Monique Parsons is the only candidate who has reported a large-dollar donation so far in this year’s school board elections in Evanston.

Parsons, who is chief operating officer at the McGaw YMCA, reported receiving a $1,000 contribution last month from Charles Lewis of 2735 Sheridan Road, in her first-time run for the Evanston Township High School board.

Lewis is chairman of the Lewis-Sebring Family Foundation, which donated more than $1 million to fund the new MetaMedia Center at the McGaw Y that opened last month.

In the campaign finance filing, the treasurer of the Parsons campaign, Jerane Ransom, also reported a second $1,000 donation without specifying who contributed it.

Krenice Roseman, the chair of the Parsons campaign, told Evanston Now in an email message Tuesday that was a bookkeeping mistake — the second $1,000 actually came in the form of several smaller contributions from individual donors.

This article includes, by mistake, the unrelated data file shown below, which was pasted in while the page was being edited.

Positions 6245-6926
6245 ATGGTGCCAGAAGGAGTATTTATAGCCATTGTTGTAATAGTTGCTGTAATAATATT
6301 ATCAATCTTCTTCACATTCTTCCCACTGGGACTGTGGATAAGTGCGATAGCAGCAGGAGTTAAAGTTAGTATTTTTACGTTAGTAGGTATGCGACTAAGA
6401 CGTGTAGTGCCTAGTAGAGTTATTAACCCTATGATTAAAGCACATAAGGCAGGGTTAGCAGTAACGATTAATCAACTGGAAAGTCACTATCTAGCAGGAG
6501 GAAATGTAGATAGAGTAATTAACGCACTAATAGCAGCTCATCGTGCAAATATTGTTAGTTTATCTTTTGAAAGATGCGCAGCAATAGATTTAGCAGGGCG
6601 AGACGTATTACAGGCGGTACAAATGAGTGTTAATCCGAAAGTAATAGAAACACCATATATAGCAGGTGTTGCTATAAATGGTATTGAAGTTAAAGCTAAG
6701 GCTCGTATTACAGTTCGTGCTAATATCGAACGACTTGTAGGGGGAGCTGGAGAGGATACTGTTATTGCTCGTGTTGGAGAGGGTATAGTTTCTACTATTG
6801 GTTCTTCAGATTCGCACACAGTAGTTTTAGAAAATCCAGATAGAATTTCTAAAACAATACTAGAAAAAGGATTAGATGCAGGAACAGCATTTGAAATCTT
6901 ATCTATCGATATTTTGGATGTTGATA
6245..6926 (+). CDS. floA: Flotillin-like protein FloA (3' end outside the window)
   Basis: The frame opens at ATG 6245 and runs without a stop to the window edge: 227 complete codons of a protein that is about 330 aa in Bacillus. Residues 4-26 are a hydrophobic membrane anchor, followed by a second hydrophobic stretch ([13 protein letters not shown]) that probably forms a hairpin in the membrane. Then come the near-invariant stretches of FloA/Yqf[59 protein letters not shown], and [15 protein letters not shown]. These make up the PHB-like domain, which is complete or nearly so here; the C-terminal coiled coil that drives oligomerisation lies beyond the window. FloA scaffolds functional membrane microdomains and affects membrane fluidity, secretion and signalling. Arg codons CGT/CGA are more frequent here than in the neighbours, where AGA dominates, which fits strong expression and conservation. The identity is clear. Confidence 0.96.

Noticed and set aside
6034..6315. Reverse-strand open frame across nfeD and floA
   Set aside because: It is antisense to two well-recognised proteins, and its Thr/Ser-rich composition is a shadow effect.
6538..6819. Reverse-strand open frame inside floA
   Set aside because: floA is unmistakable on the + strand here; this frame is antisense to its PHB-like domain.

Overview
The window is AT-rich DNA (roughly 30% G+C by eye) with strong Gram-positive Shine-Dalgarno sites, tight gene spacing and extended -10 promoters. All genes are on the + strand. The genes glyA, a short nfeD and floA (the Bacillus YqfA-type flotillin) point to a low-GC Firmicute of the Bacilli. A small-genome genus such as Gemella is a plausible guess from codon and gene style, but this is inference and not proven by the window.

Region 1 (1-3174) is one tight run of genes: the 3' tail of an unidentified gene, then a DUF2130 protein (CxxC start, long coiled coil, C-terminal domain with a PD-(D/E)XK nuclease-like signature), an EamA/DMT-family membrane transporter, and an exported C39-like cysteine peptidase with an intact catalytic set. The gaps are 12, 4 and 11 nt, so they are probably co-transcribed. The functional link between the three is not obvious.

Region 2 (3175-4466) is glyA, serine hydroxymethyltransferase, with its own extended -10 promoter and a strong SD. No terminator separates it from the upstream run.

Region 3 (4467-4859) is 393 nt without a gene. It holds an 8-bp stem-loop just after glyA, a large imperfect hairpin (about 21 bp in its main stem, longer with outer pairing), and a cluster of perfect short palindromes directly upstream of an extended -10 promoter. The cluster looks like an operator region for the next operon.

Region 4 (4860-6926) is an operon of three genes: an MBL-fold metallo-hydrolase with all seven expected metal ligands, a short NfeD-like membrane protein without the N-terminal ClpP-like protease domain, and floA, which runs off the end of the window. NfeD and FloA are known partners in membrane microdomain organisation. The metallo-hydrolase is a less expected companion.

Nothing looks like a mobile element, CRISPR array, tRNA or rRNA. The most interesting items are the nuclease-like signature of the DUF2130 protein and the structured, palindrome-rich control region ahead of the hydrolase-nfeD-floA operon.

Under the state’s campaign finance disclosure regulations candidates only have to file immediate reports of donations of $1,000 or more.

Otherwise reports are only required quarterly, with a filing deadline of 15 days after the end of the quarter.

That means that candidates in the April 7 election generally don’t have to disclose what they’ve raised or spent on their campaigns until after the election is over.

Four years ago when some of the same candidates were running, the only candidate with a $1,000 donation was Ellen Budde, a first-time candidate for the Evanston/Skokie District 65 board.

Candidates don’t even have to report their donations and expenditures or that they’ve organized a committee for supporters if they anticipate they’ll spend less than $3,000 on a campaign.

Four years ago the only candidates in the District 65 race who didn’t report organizing a committee — Keith Terry and J.B. Rees — lost their races.

This year the candidates who haven’t organized a committee are Adrian Dortch and Jennifer Phillips. But one of them has to win — because in this year’s District 65 race only four candidates are seeking the three open positions.

In 2011, candidates who did report their expenses on average spent about $6,500 on a school board election in Evanston — or about $2 for each vote they received — with winning incumbents tending to spend somewhat less than newcomers.

Bill Smith is the editor and publisher of Evanston Now.

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